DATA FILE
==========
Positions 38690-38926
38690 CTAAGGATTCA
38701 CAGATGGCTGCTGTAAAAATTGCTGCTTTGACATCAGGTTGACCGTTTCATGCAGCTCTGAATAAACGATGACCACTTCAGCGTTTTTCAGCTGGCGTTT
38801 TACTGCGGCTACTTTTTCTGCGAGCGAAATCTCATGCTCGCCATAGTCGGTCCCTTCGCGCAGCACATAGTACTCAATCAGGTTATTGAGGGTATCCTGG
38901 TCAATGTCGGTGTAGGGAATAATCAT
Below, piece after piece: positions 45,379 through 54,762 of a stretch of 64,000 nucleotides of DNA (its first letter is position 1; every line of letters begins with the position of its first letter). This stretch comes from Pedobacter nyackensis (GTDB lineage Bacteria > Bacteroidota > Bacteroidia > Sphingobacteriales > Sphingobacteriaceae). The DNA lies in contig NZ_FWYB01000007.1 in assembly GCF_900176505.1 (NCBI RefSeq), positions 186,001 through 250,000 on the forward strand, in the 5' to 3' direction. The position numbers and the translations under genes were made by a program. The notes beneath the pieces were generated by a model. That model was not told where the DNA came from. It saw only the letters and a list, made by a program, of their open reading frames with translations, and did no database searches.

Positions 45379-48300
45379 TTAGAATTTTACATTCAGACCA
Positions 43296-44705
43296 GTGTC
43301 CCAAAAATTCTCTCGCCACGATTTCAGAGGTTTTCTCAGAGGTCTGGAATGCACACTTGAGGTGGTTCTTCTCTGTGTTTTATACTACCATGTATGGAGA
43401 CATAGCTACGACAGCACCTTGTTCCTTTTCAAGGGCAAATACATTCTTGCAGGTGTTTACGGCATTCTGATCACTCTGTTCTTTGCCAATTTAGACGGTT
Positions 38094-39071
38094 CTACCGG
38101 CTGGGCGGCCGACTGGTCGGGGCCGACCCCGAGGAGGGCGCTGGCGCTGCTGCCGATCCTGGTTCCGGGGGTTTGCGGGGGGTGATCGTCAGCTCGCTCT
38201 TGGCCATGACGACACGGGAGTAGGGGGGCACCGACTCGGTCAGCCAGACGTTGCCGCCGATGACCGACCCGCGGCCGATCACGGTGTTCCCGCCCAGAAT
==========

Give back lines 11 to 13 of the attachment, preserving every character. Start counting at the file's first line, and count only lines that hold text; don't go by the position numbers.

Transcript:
43301 CCAAAAATTCTCTCGCCACGATTTCAGAGGTTTTCTCAGAGGTCTGGAATGCACACTTGAGGTGGTTCTTCTCTGTGTTTTATACTACCATGTATGGAGA
43401 CATAGCTACGACAGCACCTTGTTCCTTTTCAAGGGCAAATACATTCTTGCAGGTGTTTACGGCATTCTGATCACTCTGTTCTTTGCCAATTTAGACGGTT
Positions 38094-39071